Hold-Right pencil helps kids get a grip on writing

Perhaps the toughest thing about entering kindergarten is learning how to hold that darned pencil.

On Thursday, Dixon Ticonderoga, the nation's biggest pencil maker, will unveil a pencil that it says can help solve the problem for many kids: My Hold Right Pencil.

With an eye on back-to-school, the color-coded, triangular-shaped pencil system — developed by a woman who taught elementary school for 35 years — has been tested on school kids and reviewed by teachers. The pencil could have a big market, since about 35% of kindergartners hold pencils wrong, says Don Currie, marketing chief at Ticonderoga.

"We know pencils better than anyone," Currie says. "How legibly you write bears on future success."

The pencil hits at a time when other familiar names are trying to cash in on the $18.4 billion back-to-school market that has shown some signs of softness. Crayola is rolling out a kid-friendly, staple-free stapler and a ruler that measures out loud.

But Ticonderoga's pencil is raising eyebrows among educators and parents.

How it works: The three sides of the thick pencil are red, yellow and green. These colors also appear on tiny stickers that students wear on three fingernails of their writing hand. Match the colors and you've got to be holding the pencil right. (Left-handers sharpen the eraser-less pencil from the other end.)

The pencil was developed by retired New Jersey teacher Debbie Kaufman, who licensed the concept to Ticonderoga and will receive an undisclosed fee for every box sold. Currie expects it to be one of the company's best sellers in years.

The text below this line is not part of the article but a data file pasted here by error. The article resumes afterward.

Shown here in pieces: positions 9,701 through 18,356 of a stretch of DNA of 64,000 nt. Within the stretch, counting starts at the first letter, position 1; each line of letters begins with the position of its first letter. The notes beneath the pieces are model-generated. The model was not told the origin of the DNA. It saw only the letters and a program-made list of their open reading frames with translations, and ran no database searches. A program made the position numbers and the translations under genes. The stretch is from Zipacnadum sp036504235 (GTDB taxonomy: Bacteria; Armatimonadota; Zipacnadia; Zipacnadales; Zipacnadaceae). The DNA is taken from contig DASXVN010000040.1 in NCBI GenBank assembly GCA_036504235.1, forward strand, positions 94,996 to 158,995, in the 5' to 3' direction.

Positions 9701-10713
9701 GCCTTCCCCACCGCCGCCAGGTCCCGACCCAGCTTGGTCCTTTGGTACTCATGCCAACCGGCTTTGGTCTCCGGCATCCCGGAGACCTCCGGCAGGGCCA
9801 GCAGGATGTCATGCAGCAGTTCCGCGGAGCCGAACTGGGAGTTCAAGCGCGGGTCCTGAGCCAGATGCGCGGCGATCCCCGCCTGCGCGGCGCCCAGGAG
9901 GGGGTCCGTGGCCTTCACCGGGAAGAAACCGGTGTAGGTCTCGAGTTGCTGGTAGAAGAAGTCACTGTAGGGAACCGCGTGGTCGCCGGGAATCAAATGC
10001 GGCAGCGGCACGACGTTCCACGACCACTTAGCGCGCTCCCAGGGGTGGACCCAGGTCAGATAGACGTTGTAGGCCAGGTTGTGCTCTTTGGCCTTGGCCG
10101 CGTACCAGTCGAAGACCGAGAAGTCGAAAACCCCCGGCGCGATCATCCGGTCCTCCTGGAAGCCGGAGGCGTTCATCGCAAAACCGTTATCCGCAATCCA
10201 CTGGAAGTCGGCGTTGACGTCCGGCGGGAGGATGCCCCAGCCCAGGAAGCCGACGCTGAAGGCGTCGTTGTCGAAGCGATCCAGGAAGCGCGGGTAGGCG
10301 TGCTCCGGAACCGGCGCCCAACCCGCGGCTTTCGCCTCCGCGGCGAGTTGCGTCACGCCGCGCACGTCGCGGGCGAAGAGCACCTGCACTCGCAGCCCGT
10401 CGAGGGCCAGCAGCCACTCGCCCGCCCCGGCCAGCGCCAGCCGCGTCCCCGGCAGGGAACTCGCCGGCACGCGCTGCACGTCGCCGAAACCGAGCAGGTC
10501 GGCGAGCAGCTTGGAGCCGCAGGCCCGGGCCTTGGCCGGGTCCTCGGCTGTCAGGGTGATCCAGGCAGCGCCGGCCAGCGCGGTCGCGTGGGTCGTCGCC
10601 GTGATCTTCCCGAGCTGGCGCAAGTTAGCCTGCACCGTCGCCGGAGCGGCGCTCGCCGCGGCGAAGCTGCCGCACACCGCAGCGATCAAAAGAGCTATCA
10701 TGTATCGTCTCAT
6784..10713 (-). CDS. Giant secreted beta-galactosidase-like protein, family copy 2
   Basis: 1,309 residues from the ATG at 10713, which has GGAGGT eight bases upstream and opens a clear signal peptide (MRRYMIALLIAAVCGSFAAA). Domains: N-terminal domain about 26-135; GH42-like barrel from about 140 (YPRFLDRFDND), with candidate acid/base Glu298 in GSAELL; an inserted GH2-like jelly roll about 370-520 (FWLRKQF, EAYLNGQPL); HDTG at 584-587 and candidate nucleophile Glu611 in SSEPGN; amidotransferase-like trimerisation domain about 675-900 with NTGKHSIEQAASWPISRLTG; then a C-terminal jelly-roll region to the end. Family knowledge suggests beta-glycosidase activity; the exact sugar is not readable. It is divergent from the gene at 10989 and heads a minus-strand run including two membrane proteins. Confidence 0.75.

The pencils aren't cheap. A box of three — with stickers, poster and sharpener — costs $4.99. A teacher's box of 24 fetches $25.95 — about a buck a pencil.

Office Depot is carrying it because of its "twist of innovation," spokeswoman Mindy Kramer says.

But teachers with tiny budgets may hesitate, says Janet Petty, manager of Teaching World & Toys, a supply store in Laguna Niguel, Calif. Still, she will carry the pencils because she expects that "teachers may tell parents to buy them."

One executive at the National Association for the Education of Young Children worries that the pencil won't help kids who aren't ready to hold a pencil.

"The real goal should be to help kids develop their fine motor skills," says Barbara Willer, deputy executive director of the group. A broader approach that encourages kids to do everything from stringing beads to playing with Play-Doh is more effective, she says.

But Hayley Ling, who has taught kindergarten and preschool in Irvine, Calif., and who is a mother of a 5-year-old and a 7-year-old, likes the concept a lot. "Tell me," she asks, "where do I get one?"